Additionally, probiotics can also promote the growth of beneficial bacteria in the gut of fish, leading to enhanced nutrient absorption and utilization. This can result in improved feed conversion and reduced waste production, including phosphorus excretion. However, the effectiveness of probiotics in reducing phosphorus pollution can vary depending on several factors, including the specific probiotic strains used, the aquaculture system’s characteristics, and the feed composition.
Apart from the traditional method of administering probiotics through diet, they can also be introduced into the aquatic environment, either by adding them to the water column or incorporating them into filtration systems [16,17]. This alternative approach allows probiotics to exert their effects on gut function and directly interact with the aquaculture water and sediment, potentially enhancing their remediation effects. For example, a study by Yi et al. [131] investigated the use of commercial probiotics immobilized in different carriers for aquaculture water and sediment remediation. Probiotics immobilized within oyster shells, vesuvianite, and walnut shells reduced the nutrient content in aquaculture water and sediment. Likewise, through competitive exclusion, the application of a mixture of probiotics, such as lactic acid bacteria, phototrophic bacteria, and yeast, can inhibit the growth of pathogenic and harmful bacteria in fish farms, as well as reduce phosphorus wastes. Jówiakowski et al. [109] reported a significant decrease (77.6%) in phosphorus concentrations in the water from an aquaculture pond following the application of a mixture of probiotics. These findings suggest that probiotics can not only function as dietary components, but they can also contribute to bioremediation efforts, ultimately improving water quality parameters and reducing nutrient loads in aquaculture effluents. However, further research is still needed to optimize the use of probiotics for phosphorus management in freshwater aquaculture, as their effectiveness can vary depending on factors such as bacterial strains, aquaculture system characteristics, and feed composition. Table 1 presents an overview of some issues and parameters which are implicated in phosphorus pollution and remediation strategies.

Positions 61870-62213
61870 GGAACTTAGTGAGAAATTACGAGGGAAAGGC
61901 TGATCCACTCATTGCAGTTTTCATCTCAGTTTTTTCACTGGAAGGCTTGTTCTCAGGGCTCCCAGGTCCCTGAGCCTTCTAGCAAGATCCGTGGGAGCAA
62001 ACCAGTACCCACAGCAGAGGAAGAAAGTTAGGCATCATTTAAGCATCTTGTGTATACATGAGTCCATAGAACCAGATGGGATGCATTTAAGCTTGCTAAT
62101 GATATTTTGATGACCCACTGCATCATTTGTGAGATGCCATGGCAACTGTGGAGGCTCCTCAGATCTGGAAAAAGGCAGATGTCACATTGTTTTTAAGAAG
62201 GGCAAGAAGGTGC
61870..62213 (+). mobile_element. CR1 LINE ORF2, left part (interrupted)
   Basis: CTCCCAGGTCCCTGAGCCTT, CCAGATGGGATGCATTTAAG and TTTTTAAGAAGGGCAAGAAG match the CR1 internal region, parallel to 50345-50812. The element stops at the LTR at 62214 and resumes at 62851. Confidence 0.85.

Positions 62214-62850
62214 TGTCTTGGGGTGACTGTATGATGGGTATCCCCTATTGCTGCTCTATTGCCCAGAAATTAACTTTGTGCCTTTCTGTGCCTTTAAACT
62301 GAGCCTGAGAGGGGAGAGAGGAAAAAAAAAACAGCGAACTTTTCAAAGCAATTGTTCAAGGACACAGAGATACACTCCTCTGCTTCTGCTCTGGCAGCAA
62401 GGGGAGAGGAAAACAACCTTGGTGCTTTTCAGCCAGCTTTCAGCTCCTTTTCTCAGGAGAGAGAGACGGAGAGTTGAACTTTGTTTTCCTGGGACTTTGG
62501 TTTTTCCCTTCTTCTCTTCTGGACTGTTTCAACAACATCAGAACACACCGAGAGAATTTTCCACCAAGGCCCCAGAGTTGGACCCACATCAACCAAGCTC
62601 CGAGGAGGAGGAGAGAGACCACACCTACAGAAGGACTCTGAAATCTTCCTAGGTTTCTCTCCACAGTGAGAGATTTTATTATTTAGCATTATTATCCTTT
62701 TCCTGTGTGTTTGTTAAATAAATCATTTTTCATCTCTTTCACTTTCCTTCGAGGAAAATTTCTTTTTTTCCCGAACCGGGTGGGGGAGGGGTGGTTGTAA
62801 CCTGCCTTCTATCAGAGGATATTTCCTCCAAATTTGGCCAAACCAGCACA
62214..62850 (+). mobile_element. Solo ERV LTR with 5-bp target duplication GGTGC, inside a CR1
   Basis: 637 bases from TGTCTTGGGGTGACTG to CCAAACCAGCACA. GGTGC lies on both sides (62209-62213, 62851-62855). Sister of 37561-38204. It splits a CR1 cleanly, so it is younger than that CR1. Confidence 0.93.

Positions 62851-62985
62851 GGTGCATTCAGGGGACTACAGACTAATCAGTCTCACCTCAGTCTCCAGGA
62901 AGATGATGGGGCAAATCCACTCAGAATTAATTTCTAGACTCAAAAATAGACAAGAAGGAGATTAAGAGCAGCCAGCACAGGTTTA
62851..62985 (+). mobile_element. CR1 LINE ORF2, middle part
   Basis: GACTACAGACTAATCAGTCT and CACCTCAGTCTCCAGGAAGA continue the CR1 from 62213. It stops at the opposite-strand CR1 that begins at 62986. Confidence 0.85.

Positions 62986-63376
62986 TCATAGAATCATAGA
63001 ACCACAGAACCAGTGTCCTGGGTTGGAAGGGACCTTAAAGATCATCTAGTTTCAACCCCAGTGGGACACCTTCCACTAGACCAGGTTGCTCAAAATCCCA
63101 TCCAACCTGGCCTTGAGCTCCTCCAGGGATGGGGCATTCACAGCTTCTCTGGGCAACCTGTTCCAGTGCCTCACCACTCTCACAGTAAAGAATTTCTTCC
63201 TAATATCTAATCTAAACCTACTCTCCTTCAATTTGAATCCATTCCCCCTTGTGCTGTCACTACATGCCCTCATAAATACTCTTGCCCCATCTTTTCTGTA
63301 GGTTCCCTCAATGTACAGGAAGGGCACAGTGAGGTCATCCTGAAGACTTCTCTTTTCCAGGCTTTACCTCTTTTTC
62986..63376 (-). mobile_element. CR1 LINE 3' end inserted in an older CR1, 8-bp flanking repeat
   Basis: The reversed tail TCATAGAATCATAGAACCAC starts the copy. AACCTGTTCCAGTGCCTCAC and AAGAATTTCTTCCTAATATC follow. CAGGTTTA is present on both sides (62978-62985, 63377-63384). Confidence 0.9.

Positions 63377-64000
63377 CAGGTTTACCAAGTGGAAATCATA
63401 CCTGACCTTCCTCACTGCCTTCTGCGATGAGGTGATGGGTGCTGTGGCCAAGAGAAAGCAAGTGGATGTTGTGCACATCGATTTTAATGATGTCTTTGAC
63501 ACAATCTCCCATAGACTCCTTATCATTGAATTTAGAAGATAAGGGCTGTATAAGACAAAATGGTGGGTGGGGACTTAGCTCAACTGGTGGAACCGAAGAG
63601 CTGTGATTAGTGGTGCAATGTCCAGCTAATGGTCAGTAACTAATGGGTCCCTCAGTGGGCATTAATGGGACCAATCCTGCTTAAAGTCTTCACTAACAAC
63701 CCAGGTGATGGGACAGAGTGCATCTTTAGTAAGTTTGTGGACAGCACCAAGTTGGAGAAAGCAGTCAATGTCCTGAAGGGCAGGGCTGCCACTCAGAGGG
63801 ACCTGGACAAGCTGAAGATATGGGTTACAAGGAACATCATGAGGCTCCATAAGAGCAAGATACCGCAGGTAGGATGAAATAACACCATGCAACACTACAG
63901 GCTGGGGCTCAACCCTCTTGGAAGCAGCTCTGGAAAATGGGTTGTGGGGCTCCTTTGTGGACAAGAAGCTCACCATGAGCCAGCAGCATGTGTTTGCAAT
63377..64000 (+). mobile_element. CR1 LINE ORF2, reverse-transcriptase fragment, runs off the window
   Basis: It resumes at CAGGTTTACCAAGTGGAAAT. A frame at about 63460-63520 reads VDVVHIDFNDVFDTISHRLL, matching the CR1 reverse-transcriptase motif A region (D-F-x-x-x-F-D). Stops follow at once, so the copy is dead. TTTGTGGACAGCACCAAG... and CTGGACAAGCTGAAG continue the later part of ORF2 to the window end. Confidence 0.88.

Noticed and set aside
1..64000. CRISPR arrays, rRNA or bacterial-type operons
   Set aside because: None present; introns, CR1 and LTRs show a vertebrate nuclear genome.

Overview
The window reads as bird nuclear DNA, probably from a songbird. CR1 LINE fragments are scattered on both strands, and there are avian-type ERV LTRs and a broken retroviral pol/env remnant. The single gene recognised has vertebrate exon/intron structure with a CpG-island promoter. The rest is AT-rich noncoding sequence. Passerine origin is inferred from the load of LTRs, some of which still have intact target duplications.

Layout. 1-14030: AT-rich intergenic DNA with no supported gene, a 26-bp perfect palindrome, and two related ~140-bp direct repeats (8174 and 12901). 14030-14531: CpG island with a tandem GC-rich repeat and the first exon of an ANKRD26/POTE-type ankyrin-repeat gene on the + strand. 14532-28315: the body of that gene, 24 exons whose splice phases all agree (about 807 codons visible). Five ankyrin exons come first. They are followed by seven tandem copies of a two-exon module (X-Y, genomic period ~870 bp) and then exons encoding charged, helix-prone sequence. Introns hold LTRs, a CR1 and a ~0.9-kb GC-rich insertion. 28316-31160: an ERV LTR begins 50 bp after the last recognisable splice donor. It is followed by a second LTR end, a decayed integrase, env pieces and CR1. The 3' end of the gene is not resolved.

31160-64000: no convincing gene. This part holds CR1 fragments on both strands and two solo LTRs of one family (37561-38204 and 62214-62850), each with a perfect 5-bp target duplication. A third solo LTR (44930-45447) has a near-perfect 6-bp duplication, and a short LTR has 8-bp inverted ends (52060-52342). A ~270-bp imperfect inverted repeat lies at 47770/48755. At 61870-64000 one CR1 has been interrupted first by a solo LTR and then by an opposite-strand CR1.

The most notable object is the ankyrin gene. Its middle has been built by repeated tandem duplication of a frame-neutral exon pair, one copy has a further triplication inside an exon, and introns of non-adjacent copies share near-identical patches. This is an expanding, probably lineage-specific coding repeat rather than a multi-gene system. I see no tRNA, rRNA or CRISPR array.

4. Conclusions and Perspectives

The data reviewed in the previous sections indicate that phosphorus retention efficiency of different farmed fish species can vary due to factors such as their physiological characteristics, feeding habits, and digestive physiology. The phosphorus requirements and absorption mechanisms can differ among fish species, with some species exhibiting specialized adaptations in their intestines.
While several methods and strategies can contribute to reducing phosphorus pollution from fish farms, a holistic approach encompassing various factors should be considered. Cost analysis [134], proper feed management [45], water quality monitoring, and nutrient cycling play pivotal roles in effectively addressing phosphorus-related environmental concerns [17]. By understanding the mechanisms of phosphorus absorption, dietary factors, anti-nutritional substances, and intestinal morphology, we can optimize aquaculture practices to reduce phosphorus release.

Author Contributions

Conceptualization, C.N. and M.K.; methodology, C.N., M.K. and M.T.; software, T.M.; validation, M.K. and E.G.; formal analysis, M.K.; investigation, C.N., M.K. and T.M.; resources, C.N. and H.K.; writing—original draft preparation, C.N., H.K. and M.K.; writing—review and editing, C.N., E.G. and H.K.; visualization, C.N., M.K. and E.G.; supervision, C.N.; project administration, C.N. All authors have read and agreed to the published version of the manuscript.


This research received no external funding.

Institutional Review Board Statement

Not applicable.

Data Availability Statement

No new data were created or analyzed in this study. Data sharing is not applicable to this article.

Conflicts of Interest

The authors declare no conflict of interest.


  1. Ahmed, N.; Thompson, S.; Glaser, M. Global Aquaculture Productivity, Environmental Sustainability, and Climate Change Adaptability. Environ. Manag. 2019, 63, 159–172. [Google Scholar] [CrossRef] [PubMed]
  2. Lulijwa, R.; Rupia, E.J.; Alfaro, A.C. Antibiotic Use in Aquaculture, Policies and Regulation, Health and Environmental Risks: A Review of the Top 15 Major Producers. Rev. Aquac. 2020, 12, 640–663. [Google Scholar] [CrossRef]
  3. Mavraganis, T.; Constantina, C.; Kolygas, M.; Vidalis, K.; Nathanailides, C. Environmental Issues of Aquaculture Development. Egypt. J. Aquat. Biol. Fish. 2020, 24, 441–450. [Google Scholar] [CrossRef]
  4. Fontagné, S.; Silva, N.; Bazin, D.; Ramos, A.; Aguirre, P.; Surget, A.; Abrantes, A.; Kaushik, S.J.; Power, D.M. Effects of Dietary Phosphorus and Calcium Level on Growth and Skeletal Development in Rainbow Trout (Oncorhynchus mykiss) Fry. Aquaculture 2009, 297, 141–150. [Google Scholar] [CrossRef]
  5. Sugiura, S. Effects of Dietary Phosphorus Restriction on Phosphorus Balance in Rainbow Trout Oncorhynchus mykiss. Aquac. Sci. 2015, 63, 245–253. [Google Scholar]